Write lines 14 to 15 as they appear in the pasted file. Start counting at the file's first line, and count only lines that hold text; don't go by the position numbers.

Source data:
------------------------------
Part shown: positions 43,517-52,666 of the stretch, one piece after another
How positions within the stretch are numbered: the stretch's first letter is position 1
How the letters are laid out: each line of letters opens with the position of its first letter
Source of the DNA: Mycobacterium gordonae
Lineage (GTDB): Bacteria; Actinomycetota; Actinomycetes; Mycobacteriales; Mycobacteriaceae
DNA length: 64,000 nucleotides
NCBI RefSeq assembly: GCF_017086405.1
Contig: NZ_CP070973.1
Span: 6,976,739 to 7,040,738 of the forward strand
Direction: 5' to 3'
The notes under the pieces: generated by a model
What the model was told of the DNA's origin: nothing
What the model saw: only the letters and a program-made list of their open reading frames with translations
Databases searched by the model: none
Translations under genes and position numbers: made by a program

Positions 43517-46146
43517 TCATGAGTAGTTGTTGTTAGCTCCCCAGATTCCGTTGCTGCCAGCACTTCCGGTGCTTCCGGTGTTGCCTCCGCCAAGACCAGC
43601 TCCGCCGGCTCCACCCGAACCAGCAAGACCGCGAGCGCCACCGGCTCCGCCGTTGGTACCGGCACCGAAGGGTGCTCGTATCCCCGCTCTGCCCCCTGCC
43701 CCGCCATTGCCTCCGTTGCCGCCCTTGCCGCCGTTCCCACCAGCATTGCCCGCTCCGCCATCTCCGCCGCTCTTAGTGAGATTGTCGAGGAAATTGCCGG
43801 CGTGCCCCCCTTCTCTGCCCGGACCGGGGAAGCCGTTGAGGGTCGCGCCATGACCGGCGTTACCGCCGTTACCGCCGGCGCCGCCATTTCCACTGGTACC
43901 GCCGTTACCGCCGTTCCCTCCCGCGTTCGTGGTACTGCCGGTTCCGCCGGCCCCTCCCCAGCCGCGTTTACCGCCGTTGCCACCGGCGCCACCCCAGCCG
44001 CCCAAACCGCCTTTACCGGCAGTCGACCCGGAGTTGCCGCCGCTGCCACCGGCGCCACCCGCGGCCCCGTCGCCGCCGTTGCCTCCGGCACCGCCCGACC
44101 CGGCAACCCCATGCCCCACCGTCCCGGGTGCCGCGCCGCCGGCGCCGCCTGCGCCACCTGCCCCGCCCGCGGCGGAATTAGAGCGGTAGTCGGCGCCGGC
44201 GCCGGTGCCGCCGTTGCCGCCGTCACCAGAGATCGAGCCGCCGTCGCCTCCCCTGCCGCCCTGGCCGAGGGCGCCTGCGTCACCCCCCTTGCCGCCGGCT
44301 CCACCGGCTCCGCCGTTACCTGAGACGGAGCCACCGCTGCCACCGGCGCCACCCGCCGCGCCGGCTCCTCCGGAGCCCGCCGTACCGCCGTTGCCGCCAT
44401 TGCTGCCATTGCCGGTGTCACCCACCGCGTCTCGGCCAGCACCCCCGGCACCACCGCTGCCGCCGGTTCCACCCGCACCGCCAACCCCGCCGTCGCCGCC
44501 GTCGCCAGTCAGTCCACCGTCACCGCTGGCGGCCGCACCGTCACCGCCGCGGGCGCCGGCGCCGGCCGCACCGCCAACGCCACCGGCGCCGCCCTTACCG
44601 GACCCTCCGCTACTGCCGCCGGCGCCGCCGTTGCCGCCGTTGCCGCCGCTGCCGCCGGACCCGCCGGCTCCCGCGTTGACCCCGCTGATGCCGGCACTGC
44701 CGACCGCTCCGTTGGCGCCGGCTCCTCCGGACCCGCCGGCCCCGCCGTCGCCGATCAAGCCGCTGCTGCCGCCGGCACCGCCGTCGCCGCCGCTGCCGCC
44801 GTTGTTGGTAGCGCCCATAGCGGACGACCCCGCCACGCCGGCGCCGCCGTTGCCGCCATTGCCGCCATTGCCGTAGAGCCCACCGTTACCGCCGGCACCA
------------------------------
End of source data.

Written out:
Databases searched by the model: none
Translations under genes and position numbers: made by a program